Catholic weddings are full of time-honored traditions, but they're more than just a few Bible verses and a priest officiating. There are certain elements that you'll see at every Catholic wedding you attend, so we've turned to Catholic wedding expert Stephanie Calis to break down those key components.
Meet the Expert
Stephanie Calis is the editor in chief and co-founder of Spoken Bride, a wedding-focused lifestyle blog and ministry for Catholic brides and newlyweds. Calis is the author of the Amazon bestseller Invited: The Ultimate Catholic Wedding Planner, and a former professional speaker for Catholic youth.
First up, here are some frequently asked questions surrounding Catholic weddings:
- What should I wear to a Catholic wedding? "The Catholic Church doesn’t give rules about wedding dress codes," explains Calis. "But church weddings are typically more formal events." You will need to take your cue from the invitation, time of day, and type of reception to follow. Men should at minimum wear a shirt and tie, and women should err on the side of modesty and bring a shawl to drape over their shoulders for the church ceremony.
- How long is a Catholic wedding ceremony? A Catholic wedding ceremony traditionally includes a full Mass and communion, all of which can take up to an hour. A Rite of Marriage Ceremony (which doesn't include a mass) can last between 30-45 minutes.
- Will the newlyweds kiss? "Probably," says Calis. "Though the kiss is not a part of the religious ritual, it is something that is widely practiced and part of most ceremonies."
- Should I bring a gift? Gifts for the newlywedded couple are common at Catholic weddings. While you would not present the couple with a wedding gift at the ceremony, you can bring it to the wedding reception or have it shipped to their home.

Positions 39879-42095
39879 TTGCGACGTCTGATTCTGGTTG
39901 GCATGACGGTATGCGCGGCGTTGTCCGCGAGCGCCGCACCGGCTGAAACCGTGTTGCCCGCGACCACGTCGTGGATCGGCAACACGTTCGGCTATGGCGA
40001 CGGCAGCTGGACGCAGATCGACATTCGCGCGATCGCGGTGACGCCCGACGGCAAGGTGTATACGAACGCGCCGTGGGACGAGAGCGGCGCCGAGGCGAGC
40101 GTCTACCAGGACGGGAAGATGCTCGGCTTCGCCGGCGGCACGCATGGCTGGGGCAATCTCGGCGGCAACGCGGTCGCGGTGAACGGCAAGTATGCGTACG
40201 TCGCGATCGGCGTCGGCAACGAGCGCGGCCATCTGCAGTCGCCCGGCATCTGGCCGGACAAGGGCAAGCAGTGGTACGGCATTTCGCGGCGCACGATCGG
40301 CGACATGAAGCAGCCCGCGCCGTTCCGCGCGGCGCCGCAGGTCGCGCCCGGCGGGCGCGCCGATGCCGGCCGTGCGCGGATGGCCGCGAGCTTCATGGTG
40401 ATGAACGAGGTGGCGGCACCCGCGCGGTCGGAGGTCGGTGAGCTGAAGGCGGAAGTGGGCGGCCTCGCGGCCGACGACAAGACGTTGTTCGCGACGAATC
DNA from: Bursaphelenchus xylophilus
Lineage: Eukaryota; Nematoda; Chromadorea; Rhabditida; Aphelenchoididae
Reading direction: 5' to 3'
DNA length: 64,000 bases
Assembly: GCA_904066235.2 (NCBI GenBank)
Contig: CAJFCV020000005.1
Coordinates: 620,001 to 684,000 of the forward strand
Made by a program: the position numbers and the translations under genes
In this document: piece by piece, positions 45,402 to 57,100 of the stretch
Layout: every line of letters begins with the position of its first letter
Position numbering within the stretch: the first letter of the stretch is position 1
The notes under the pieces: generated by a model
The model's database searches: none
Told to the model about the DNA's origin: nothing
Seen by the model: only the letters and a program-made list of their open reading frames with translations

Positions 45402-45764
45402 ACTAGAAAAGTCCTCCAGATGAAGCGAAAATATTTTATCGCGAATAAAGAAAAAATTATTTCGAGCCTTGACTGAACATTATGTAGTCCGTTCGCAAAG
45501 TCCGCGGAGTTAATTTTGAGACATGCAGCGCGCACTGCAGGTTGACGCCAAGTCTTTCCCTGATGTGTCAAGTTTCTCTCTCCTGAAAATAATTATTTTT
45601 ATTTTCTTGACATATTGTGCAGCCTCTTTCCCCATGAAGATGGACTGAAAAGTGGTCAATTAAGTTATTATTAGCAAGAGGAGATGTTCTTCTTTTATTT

Read on for the 19 biggest components of a Catholic wedding ceremony.
To have a truly Catholic wedding, you'll need to be in a Catholic church. That's right, you can't have an "official" Catholic ceremony anywhere else. "Most dioceses in the United States require that Catholic marriages take place in a physical church, for the reason that Catholics believe in the real presence of Jesus Christ in the tabernacle (the vessel containing consecrated bread that, according to Catholic teaching, has become the body of Christ)," explains Calis. "Therefore, it’s fitting that a couple’s marriage takes place in the presence of Christ and in a setting intended for worship and prayer."
You can, of course, submit a request to your bishop to see if you can have your ceremony outdoors or somewhere else (like a hotel ballroom), but exceptions are few and far between.
First, the groom and the best man enter from the side of the church. Then the bridesmaids and groomsmen escort one another up the aisle, followed by the maid of honor, who enters alone. And last but certainly not least, the bride and her father (or another male family member) make their grand entrance. Calis advises that there is a second option where the bride and groom enter the church with their wedding party and priest, either together or with their respective parents. "These are old traditions of the Church that reflect the significance of the bride and groom’s role in the ceremony," says Calis. "Whatever the couple’s choice, processional options are all morally neutral and a matter of preference."